Mike: That’s fantastic. That’s really intelligent. When you mentioned, “What can we do for you?” That kind of you as what can we do for sponsors or how can we help you out because we teach that as well, but to hear it from a driver like yourself, that’s great coming from your way. So, on education, you nailed it. Can you go into the personal characteristics that you think could help yourself and your success? What kind of personal characteristics do you think are important?

Jarett: I think one of the things is this business is so difficult, it’s not a 9 to 5; it’s not a 9 to 5, five days a week. It’s something you’ve got to love to do. You’ve got to be engaged in all the time and spending 12 to 15 hours in the shop a day is not uncharacteristic for me and that’s something that’s just normal. I look at it as I quite frankly don’t know what else to do with my time because you get so engulfed in it. I think hard work is probably the main thing and the love of the sport, the love of doing what you want to do.

If you’re in racing because of the money or something else, you’re really in the wrong business because you can make a whole heck of a lot more money doing other things working less hours. It’s something that you have to love what you’re doing. You’ve got to be willing to work hard and you got to persevere. It’s tough to make it here and it’s difficult when you’re so sponsor driven and so money driven and then there’s people here that have been doing it forever and so I think that you just have to be willing to knock on doors. I’ve always been told the squeaky wheel gets the grease and that’s exactly true. So if you’re willing to put in the work and the effort people will take notice.

Mike: Well said. Again, that’s a great answer. That goes right into my next question. We deal a lot with folks coming out of college like you, candidates and you’re a racer but you’ve been around team members and all aspects of it; are there any suggestions for people coming out of college, newer motorsport job candidates maybe regarding a strategy to ultimately attain a good position? I know that’s a really open question. So coming out, any general strategies you could offer.

Jarett: That’s a very difficult question because I have people email me on LinkedIn all the time saying, “Hey, I’m an engineering major at this college. I want to get into Andretti Autosport, how do I do that?” And really, it’s so tough to do. I think the best thing to do and you’re easily able to find out who the head engineers are at these different companies or who an engineer is. I mean like Ray Gosselin here at Andretti Autosport, he was just on TV this past weekend.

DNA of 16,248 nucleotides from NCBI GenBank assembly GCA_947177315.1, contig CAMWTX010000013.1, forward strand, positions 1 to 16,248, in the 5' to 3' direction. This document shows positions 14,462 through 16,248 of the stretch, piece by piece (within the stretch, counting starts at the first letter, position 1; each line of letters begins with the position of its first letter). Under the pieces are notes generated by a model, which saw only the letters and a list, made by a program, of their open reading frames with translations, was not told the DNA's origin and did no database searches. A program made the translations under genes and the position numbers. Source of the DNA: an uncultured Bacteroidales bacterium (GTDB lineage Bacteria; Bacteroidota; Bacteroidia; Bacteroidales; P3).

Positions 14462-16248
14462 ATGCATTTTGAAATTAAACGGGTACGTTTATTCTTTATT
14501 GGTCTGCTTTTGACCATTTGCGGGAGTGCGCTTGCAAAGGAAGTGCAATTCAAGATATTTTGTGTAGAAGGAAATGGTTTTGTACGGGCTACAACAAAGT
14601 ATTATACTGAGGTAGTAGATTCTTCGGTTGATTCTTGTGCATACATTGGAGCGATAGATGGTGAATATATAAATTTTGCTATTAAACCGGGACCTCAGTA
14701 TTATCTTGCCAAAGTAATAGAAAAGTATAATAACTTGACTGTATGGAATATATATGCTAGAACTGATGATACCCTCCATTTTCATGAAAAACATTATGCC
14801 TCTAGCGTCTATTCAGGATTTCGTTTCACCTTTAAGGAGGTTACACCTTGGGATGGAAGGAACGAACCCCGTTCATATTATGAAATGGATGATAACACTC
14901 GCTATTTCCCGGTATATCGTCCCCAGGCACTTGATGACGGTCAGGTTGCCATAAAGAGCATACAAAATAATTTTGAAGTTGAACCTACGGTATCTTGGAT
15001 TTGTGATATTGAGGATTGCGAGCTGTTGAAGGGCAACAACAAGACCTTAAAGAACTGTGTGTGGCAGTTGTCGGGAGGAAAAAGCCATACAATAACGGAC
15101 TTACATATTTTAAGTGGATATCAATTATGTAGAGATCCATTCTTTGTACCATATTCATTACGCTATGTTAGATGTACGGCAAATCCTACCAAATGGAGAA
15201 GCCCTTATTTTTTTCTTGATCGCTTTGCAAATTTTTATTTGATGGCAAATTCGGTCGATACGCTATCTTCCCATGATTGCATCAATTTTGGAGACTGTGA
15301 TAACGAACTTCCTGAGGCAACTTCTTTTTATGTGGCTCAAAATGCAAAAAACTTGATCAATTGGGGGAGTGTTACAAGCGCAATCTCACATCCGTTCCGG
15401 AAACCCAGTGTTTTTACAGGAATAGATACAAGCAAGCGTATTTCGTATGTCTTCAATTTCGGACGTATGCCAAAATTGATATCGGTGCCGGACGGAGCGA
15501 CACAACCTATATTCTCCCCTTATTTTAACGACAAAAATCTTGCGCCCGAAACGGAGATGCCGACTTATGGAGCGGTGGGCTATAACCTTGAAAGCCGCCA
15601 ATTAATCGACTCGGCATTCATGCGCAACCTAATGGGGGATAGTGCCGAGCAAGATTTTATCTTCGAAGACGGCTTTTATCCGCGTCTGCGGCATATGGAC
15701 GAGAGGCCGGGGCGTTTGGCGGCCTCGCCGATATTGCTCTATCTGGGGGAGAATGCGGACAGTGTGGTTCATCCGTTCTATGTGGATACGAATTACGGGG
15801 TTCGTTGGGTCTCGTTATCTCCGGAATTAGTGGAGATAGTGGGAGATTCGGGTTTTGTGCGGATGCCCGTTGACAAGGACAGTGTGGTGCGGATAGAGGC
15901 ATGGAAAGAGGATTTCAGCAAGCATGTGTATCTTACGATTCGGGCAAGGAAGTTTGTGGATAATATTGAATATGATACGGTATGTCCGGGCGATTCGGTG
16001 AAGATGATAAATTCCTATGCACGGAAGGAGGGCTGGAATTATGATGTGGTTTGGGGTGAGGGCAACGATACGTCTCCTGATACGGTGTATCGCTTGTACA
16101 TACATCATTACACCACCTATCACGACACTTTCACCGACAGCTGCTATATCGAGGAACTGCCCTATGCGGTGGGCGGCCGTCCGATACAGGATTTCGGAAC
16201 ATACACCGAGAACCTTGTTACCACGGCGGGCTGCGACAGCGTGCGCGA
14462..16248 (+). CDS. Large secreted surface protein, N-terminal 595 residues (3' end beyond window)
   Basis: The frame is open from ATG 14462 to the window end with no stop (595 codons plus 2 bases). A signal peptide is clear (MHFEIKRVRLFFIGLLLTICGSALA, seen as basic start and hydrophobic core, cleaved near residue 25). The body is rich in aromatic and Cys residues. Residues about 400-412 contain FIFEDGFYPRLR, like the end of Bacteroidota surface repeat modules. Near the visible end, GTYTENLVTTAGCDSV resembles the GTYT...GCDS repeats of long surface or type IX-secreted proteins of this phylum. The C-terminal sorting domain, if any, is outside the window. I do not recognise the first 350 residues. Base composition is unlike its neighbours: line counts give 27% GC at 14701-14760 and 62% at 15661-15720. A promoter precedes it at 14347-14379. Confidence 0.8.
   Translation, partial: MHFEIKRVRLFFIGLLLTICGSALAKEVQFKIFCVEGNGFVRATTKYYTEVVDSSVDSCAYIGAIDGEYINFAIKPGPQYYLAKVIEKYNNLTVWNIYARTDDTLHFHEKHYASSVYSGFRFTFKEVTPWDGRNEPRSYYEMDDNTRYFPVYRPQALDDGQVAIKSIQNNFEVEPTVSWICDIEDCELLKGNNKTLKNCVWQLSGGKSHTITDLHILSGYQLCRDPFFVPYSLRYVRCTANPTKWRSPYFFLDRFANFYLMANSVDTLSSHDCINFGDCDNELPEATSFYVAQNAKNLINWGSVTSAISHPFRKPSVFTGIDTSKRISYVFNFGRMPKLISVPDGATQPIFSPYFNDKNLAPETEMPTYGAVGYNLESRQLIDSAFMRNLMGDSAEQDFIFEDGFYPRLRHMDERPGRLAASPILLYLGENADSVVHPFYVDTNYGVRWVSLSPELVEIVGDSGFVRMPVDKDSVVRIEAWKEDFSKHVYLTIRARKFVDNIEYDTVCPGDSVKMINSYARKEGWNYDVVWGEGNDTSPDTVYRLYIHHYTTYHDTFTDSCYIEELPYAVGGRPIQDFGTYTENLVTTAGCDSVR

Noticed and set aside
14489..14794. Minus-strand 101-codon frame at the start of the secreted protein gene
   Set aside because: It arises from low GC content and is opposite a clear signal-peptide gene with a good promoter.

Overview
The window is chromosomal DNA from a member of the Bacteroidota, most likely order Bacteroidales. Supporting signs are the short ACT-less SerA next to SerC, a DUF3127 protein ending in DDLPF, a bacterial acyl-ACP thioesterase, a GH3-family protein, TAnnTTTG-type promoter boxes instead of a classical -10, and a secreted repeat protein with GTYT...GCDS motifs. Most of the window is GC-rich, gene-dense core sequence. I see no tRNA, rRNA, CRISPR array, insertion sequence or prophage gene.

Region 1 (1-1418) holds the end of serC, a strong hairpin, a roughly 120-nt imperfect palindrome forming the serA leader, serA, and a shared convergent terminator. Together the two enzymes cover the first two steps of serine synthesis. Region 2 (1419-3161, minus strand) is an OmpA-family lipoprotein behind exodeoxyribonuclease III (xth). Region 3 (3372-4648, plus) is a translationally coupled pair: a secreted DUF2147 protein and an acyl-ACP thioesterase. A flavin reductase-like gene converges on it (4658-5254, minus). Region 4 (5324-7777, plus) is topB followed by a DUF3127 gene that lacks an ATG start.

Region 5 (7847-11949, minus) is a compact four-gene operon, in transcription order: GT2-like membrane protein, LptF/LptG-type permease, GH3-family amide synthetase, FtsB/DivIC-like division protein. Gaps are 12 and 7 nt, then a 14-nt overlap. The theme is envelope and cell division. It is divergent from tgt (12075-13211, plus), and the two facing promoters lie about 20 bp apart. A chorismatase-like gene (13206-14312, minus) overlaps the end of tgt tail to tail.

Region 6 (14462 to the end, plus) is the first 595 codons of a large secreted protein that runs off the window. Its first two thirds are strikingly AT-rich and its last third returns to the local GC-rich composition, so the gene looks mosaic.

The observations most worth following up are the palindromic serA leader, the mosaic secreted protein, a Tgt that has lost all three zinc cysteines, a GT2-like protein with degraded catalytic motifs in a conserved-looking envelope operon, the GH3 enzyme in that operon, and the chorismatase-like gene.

I’m sure you can probably call the front desk and say, “Hey, can I speak to somebody in the engineering department about an internship?” Or an email. I just think that if you try to reach out to these people, they understand also because they understand where they came from. It was something where they worked their way up. Everybody needs the foot in the door and then it’s your job when you get your foot in the door and you get established to pass that onto somebody else.  And so I think you just have to work really hard at it is really the main thing. Don’t get discouraged. Call people, knock on doors. I mean, I’ve been turned down for rides hundreds of times, but you only need one to get you to the next level and so I think that’s the way it works.

Mike: Reaching out, persistence, and you mentioned earlier “squeaky wheel”. So it’s all about you got to want to do it and go the extra mile. I get it.

Jarett: Yes. Absolutely.

Mike: You’ve been doing this for a while; can you touch on some of your biggest challenges as a motorsport professional personally? You mentioned sponsorship, but what are some of the challenges that you’ve run into and maybe you can overcome them.

Jarett: I think for me, it’s been something where you have a variety of challenges where you’re trying to juggle everything. You’re trying to be not only a driver, but also make sure you have all the right pieces on your cars as the mechanic and make sure it fits together correctly. You have the sponsorship you have to deal with.